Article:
MY fans and foes are probably missing some fun story or vice versa. What you are about to read, could start:
Once upon a time in some far away virtual place, an agronomist of the forest kind, engaged your humble servant about his prodigal abilities on his field of choice.
Our protagonist, or your humble servant if you prefer, on his customary, cautious ways mentioned his collection of vines with their botanical names.
Juan Jose, the fool on the hill, replied that he had ALL of them. I, in a sudden change of narrative person, became suspicious. It took me two years not only to collect them, but to find the botanical names.
I can let slide many things on many situations. Not in HORTICULTURE. He slipped bad. I asked the fool with 139 pictures of himself in the mentioned network, to please share his botanical inventory.
The response was that he owns 18 acres and that I could imagine how MANY species could be there, (No, I do not), adding that some are Passifloras.
I knew then that some of his stories can not be true, partially or as a whole...An agronomist that could not name one or two botanical names on his farm has to be a mentally handicapped fool in love with himself, judging from the pictures.
BUT WAIT...It gets worse before getting better. Visiting on an off, Palos de Borinquen or ARBOLES DE PUERTORICO, in the same place...I found these curious exchanges: Two different people have some acres of land, requesting names of trees to plant. One incredible idiot has a Ficus pumila. He wants to know ways to maintain it without pruning. The last for today, a feeble minded woman, wants to know where to find trees for free.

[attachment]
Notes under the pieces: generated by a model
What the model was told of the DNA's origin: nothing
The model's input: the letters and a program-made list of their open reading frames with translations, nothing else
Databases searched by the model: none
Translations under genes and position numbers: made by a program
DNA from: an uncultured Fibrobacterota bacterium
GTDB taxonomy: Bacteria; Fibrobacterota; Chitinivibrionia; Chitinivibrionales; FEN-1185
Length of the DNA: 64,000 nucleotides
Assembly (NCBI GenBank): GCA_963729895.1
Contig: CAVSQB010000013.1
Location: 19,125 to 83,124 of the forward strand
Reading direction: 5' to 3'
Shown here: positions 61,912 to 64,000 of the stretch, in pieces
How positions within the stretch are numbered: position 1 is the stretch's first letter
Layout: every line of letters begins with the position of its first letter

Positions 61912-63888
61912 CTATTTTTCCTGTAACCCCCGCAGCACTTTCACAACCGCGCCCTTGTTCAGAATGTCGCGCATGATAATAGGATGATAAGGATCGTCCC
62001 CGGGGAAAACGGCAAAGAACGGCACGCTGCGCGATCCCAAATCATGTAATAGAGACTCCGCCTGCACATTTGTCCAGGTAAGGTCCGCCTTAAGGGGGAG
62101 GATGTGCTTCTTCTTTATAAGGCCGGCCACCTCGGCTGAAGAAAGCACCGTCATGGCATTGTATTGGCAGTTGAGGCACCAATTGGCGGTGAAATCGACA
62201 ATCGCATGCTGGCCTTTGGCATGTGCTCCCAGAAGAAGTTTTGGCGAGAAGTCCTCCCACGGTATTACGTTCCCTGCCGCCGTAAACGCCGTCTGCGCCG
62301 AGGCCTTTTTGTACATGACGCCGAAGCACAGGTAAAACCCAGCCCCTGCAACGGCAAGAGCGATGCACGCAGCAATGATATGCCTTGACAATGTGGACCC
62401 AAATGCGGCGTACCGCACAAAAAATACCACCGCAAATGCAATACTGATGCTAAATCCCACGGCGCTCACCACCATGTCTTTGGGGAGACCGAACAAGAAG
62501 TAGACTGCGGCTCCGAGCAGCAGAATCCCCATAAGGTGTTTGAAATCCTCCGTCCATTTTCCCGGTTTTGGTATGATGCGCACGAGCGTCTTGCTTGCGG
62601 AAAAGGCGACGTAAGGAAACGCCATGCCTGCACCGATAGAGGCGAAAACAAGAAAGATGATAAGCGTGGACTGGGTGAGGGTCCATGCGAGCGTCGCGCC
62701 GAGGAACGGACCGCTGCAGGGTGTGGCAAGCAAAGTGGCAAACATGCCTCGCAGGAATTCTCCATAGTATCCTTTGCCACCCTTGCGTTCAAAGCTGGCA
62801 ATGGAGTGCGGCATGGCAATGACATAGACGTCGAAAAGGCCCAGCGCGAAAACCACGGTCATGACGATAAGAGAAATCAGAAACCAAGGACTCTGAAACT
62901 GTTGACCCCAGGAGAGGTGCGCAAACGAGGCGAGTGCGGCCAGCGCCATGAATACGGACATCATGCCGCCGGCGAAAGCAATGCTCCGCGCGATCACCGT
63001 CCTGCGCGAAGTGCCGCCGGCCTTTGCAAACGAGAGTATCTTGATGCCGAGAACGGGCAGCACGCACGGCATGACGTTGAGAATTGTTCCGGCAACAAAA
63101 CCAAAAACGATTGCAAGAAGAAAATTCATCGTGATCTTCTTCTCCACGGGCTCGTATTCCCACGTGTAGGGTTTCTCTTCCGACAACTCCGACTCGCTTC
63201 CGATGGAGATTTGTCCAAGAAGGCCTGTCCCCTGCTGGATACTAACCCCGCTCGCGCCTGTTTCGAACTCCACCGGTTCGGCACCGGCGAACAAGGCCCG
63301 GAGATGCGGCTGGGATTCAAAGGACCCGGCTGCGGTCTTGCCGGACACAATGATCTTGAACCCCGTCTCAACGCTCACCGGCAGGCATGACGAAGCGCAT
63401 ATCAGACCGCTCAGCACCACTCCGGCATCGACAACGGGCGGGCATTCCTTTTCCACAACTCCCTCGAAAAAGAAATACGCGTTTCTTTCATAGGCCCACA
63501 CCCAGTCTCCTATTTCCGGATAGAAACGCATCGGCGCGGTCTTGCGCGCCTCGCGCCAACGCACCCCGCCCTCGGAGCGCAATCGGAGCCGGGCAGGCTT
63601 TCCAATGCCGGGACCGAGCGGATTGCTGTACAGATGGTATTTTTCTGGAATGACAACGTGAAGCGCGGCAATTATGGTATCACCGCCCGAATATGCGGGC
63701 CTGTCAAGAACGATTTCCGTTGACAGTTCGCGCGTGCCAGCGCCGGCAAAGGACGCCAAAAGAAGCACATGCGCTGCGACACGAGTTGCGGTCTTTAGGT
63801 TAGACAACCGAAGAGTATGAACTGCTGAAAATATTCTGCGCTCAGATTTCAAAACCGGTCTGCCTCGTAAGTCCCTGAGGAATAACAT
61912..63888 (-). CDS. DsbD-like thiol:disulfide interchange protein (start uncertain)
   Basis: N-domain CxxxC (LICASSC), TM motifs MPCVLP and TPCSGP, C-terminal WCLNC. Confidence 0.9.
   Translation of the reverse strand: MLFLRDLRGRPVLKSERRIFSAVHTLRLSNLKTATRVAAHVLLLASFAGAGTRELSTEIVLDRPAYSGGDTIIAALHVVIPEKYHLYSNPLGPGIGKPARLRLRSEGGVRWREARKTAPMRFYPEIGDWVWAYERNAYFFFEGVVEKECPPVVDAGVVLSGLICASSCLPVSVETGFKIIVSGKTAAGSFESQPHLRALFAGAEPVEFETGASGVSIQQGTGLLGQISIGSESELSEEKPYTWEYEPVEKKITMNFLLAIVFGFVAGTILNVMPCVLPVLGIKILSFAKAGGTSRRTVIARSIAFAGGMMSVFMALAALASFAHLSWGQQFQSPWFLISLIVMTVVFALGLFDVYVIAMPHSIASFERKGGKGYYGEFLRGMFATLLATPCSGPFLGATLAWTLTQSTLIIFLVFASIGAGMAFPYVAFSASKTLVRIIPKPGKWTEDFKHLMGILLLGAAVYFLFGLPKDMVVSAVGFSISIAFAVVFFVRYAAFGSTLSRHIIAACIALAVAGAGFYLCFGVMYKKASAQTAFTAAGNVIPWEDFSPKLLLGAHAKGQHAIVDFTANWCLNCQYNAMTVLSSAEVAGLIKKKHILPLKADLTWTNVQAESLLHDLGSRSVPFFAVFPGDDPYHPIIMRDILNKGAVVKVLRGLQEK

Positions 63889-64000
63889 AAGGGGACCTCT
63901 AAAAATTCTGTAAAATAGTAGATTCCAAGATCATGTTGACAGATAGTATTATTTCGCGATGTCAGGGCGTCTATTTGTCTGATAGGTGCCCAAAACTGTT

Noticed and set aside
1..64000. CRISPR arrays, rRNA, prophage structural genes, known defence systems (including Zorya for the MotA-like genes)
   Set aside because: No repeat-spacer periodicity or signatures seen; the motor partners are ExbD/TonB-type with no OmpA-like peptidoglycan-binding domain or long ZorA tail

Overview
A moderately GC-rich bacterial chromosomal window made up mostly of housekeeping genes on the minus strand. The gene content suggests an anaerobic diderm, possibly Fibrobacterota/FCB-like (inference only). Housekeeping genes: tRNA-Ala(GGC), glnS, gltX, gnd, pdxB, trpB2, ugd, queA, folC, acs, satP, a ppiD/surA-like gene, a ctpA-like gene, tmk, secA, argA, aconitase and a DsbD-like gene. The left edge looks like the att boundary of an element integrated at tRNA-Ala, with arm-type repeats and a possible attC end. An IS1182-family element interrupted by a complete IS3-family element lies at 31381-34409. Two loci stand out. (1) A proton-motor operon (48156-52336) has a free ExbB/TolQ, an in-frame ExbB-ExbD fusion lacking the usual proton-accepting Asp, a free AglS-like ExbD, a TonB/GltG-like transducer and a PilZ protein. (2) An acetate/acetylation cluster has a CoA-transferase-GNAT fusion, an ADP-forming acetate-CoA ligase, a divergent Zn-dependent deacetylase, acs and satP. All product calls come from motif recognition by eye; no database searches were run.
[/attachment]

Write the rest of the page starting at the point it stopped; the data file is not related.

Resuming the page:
One. If you have acres of land and do not know what to plant move to an apartment.
Two. Pull the Ficus pumila roots an all.
You will have nothing to prune. Just sand the walls and paint.
Three. What a cretin. Getting trees for free. Would you like the tools for maintenance free also?
As you probably remember, I have now a shade garden. But before I get there lets have some more fun with names.
Down here are some customary names for different types of bussiness:
Under the Mango Tree, El Quenepo, Under the Pine Shade, Up in the breadfruit tree and such....
Mine will be called Under the Bouganvillea: Diffenbachia, Eucharis amazonica, Crinum, Lily, Alocasia cucullata/macrorrhiza, Calledium hortulanum, Aglaonema commutatum, Rhoeo spathacea, Cuphea hissopifolia, Hibiscus, Turnera ulmiforme, Aloe vera, dwarf Ruellia, Pseuderantemun carruthersi, and Anthurium.
If some sound familiar great.. Often I have to check on spelling...Some were already planted during the sunny days, I am curious as to what will happen with those. Will they tolerate the shade and remain healthy?
This garden is located in the south side. Perhaps 15' long by 18" wide out of fifty feet. The plants are in the empty spaces shared with orange/yellow slates placed with some imagination.
Let the record show that there was no shade anywhere in our residence..It is a result of selecting and planting what the microclimate, distance from the ocean, demand..This shade is a bonus, unexpected and rather abrupt. I have had to adapt and make the necessary changes.
During the following months, rainy and somewhat cooler, I will know if this somewhat dark shade will make a difference in an otherwise dry and hot environment. That is that.
apagad e idnos.....
La ostia sin duda.ReplyDelete